I) it is considered: a) “intrinsic” to a currency as such, and b) valid “per se”, irrespective of
values, constraints and purposes external to economic processes;
II) it seems almost universally: c) convertible, and d) fungible, especially because it is considered
valid for almost all uses and purposes within economic systems;
III) it is: e) impersonal, and f) anonymous, since it can circulate and impose its right to dispose or
command irrespective of the identity or intentions of the person holding it or exchanging it;
IV) its dynamics and processes display : g) objective characters, b) spreading out like physical or
mechanical orders, i.e. they prove to be valid irrespective of the will of single persons or the
Although all these characteristics are linked and have more or less serious implications, point I-a) or
“intrinsic value” of currency could be considered the most important.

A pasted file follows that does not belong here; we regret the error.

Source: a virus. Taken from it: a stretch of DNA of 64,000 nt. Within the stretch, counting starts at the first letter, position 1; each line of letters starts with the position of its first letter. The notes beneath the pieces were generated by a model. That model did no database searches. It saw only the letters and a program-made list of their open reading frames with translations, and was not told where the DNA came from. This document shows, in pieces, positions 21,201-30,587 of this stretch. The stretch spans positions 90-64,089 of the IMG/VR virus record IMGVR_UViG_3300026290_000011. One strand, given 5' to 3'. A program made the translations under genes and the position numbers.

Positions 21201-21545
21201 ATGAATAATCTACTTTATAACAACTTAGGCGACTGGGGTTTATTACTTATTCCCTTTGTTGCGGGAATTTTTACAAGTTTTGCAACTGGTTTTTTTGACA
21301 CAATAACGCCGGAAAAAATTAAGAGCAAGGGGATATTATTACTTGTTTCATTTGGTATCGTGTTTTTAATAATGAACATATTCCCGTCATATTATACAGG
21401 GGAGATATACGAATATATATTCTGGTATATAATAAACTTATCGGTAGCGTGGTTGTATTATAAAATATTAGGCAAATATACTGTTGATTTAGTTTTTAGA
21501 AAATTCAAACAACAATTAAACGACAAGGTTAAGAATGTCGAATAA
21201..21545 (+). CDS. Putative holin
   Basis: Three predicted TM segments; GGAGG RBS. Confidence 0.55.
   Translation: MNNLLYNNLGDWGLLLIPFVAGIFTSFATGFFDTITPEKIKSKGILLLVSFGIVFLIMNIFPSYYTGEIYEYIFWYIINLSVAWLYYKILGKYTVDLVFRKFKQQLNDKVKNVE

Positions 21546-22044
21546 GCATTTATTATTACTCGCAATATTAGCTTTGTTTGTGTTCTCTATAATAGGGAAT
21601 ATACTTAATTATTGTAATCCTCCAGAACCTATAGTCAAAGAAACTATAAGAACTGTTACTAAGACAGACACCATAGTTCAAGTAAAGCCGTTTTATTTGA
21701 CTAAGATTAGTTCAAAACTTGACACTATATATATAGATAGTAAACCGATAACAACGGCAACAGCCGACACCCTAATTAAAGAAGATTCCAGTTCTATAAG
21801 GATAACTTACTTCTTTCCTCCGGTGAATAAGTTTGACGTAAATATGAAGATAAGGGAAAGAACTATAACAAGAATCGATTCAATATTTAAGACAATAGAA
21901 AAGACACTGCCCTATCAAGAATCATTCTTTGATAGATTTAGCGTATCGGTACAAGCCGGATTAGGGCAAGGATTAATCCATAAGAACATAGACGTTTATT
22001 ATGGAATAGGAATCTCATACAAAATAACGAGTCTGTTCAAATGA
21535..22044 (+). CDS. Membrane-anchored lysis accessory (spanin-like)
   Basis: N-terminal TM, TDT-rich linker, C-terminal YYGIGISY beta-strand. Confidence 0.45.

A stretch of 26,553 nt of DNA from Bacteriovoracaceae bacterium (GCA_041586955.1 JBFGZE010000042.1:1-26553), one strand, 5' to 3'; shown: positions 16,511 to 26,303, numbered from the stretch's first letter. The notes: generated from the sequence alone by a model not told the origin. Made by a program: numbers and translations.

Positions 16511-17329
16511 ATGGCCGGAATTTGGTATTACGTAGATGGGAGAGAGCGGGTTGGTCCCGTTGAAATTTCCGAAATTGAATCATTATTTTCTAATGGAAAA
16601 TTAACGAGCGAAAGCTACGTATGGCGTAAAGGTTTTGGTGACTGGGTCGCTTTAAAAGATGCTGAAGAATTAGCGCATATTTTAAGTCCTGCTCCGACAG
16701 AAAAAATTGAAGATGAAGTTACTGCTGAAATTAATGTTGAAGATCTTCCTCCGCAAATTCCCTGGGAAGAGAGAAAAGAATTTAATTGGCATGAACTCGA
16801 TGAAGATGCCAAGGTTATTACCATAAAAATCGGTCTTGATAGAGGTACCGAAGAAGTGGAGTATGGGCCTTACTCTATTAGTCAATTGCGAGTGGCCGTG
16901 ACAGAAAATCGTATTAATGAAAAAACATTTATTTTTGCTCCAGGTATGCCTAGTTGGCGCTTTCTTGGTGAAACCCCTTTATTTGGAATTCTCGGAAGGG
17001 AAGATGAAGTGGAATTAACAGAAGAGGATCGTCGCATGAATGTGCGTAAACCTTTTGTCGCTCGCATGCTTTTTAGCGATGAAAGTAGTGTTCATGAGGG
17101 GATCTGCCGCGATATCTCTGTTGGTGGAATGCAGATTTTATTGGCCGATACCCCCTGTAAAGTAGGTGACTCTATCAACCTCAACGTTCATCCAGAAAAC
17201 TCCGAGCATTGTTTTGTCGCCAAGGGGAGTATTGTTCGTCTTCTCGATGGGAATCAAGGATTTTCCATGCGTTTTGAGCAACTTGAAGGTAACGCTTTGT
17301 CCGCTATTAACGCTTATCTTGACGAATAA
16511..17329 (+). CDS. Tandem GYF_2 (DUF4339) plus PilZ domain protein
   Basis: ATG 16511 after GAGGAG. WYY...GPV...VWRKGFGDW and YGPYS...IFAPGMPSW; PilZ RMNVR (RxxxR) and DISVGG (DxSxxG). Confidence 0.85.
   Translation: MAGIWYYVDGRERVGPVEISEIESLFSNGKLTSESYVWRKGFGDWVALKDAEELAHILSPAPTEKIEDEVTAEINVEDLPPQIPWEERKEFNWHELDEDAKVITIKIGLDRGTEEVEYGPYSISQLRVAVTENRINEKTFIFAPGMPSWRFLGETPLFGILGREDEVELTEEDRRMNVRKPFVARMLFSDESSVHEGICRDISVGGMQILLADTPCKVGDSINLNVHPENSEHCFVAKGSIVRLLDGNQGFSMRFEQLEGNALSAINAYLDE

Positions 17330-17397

It makes all the other characteristics of monetary power possible, as well as the reproduction of
basic official currency functions - unit of account, medium of exchange and store of value – in
capitalist contexts (but not in general, as I pointed out in FMP).
Above all, intrinsic value is important especially because it is the most significant aspect of the
economic crisis that involve monetary systems: of the official currency and of a significant part of
Alternative Currencies too.
First we have to note that intrinsic value is not necessarily “material”, it could be purely symbolic or
ideal and conventional, as in current official currency (and in some ACS too): however trends and
problems do not change so much, may be they get worse.
In practice, considering monetary value as intrinsic to currency leads to:
- undue growth of currency;
- loss or devaluation of their value;
- growing debts - economical and ecological.
Such aspects may seem similar to the implication of money power as “value per se” but matter is
significantly different:
- money “in se” value leads people to consider the creation and possession of money as an “end in
itself”, and this lead to indifference to the “environmental implications” and social or existential
“costs” of the creation and accumulation of monetary wealth (rising mainly “environmentally”
- the fact that the currency circulating in capitalist economies manifests as having an “intrinsic